activists, , , " />

let's talk farm animals

Sex, lies and videotapes

By Leslie Ballentine, Farming and Food Commentator

What do these three things have in common? They get people’s attention.  And thanks in part to new technologies and eroding respect for privacy rights, “Little Brother” is everywhere. 

Distrust of others and a sense of entitlement to know everyone’s business means less and less remains private anymore. The tabloid talk show, paparazzi, leakipedia and the move toward corporate transparency are all examples of that.  Welcome too to the era of the “undercover investigation” which is just a nice name for spying.

Whether done by the concerned, the disgruntled or the impassioned the act of spying is gaining legitimacy with the public. And unless it is conducted by The State, the deceit and sneakiness that such spying involves is often judged to be acceptable behaviour in today’s society. Farming and food production has been the target of such covert behaviour now for a number of years.

Last week’s blog sparked a comment asking a very important question.  What about all those videos showing horrible treatment to farm animals?  The question came on the heels of yet another undercover farm video announcement by an activist group that specializes in such things.

Some of these videos have captured truly undisputable animal cruelty and have helped bring those responsible to justice. A good thing.  Unfortunately they have also brought shame to the entire farming community. Many who witness these easily accessible and highly dramatized videos are quick to judge, be they farmers or not.  Some, such as last week’s commentator, take such videos as proof that “animal agriculture is animal cruelty”.  But it should be no surprise that those who never get to see the true side of farming can come to this conclusion.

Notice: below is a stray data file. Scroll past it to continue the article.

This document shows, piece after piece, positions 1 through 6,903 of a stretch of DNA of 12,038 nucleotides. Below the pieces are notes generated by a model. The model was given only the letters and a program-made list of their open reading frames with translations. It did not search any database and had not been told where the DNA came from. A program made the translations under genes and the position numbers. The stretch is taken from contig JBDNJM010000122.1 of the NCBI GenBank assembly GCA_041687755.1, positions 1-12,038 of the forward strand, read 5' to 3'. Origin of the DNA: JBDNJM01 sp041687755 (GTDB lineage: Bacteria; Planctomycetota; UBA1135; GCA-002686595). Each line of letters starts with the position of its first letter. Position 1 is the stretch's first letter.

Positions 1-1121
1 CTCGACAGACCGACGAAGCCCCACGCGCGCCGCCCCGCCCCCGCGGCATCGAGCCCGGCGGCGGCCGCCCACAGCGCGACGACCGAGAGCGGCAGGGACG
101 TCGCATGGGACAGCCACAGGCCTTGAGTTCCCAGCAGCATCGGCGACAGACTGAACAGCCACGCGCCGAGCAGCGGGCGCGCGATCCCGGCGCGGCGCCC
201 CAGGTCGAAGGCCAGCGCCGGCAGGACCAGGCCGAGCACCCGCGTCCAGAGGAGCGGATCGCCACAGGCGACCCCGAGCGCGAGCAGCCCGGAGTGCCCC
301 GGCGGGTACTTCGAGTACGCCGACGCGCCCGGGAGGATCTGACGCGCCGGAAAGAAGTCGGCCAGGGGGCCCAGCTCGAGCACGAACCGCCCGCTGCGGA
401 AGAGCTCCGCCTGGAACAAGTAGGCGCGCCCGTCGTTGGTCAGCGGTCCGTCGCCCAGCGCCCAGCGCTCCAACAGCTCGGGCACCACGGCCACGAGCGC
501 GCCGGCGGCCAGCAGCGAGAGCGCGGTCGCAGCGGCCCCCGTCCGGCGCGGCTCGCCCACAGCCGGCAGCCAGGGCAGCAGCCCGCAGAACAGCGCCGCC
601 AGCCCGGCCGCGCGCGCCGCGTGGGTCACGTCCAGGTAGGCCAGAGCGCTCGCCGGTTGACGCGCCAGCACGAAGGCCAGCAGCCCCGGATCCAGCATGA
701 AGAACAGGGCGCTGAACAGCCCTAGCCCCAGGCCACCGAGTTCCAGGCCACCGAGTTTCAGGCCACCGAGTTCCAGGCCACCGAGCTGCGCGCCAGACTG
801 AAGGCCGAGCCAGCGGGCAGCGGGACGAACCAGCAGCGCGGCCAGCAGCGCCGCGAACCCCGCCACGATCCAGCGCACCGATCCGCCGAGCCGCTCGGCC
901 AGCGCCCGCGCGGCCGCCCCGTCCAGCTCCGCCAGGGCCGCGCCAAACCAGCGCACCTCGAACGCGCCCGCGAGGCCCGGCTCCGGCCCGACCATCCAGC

What often goes unnoticed is the outrage such wilful acts of abuse can spark within the farm community. These videos depicting cruel acts by cruel individuals are roundly condemned by their farming peers. And just as cases of child abuse create distain and outrage among parents and child givers, these videos do not represent the norm.  Not considered too is that not all videos are honest depictions. Not all accused are found guilty. Or that the innocent caught in such public pillory can suffer lasting damage to their livelihoods or reputation.   Yet in a YouTube world of short attention spans and a culture that is quick to judge, the truthful outcomes are often lost.

As I state in my bio: Yes there are a few jerks out there too. Farmers aren’t a class of angels any more than any other profession. But for every one “bad actor” there are probably 1000 people or more in agriculture who try to live up to their responsibilities. They care about their animals and their land and they share the same, sometimes better, ethics than many of the rest of us.

Until the Next Blog


Posted by OFAC on April 28th, 2011 :: Filed under Activism,Animal cruelty,Media
Tags :: , , ,
You can leave a response, or trackback from your own site.

Leave a Reply

Type your comment in the box below: